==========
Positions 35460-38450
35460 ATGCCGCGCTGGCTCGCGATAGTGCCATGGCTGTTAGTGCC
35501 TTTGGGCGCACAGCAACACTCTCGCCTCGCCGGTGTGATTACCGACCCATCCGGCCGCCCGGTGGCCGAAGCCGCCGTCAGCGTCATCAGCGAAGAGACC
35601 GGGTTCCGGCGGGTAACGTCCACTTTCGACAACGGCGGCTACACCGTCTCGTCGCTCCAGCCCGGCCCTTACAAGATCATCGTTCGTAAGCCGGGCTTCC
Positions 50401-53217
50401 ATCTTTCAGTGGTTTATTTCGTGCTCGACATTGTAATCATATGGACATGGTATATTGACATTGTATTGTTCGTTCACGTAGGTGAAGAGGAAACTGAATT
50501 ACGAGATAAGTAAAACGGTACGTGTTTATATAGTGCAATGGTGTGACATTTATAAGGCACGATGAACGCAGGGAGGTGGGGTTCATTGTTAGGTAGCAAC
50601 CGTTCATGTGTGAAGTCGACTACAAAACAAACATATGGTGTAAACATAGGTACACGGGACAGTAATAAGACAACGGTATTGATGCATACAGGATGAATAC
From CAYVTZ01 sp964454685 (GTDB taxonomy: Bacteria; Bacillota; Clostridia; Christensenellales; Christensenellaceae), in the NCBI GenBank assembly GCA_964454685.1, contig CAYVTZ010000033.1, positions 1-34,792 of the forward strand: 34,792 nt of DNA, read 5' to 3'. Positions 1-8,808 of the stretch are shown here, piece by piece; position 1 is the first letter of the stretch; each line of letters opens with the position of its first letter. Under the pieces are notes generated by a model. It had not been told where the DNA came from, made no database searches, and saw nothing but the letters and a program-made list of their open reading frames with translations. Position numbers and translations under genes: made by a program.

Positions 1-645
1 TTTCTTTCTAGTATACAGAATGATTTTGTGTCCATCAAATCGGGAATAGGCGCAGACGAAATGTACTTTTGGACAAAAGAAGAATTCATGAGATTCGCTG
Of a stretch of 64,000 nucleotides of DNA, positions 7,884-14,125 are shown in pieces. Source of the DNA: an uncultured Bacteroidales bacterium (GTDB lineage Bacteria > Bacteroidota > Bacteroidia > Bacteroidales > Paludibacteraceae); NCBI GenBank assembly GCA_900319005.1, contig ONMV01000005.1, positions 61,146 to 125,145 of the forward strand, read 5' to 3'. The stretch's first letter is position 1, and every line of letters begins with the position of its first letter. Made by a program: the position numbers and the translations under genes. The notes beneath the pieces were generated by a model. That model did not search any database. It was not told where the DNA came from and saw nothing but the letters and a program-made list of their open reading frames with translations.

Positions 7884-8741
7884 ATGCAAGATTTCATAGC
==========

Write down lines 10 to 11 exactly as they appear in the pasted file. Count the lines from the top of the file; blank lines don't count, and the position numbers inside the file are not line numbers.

Positions 1-645
1 TTTCTTTCTAGTATACAGAATGATTTTGTGTCCATCAAATCGGGAATAGGCGCAGACGAAATGTACTTTTGGACAAAAGAAGAATTCATGAGATTCGCTG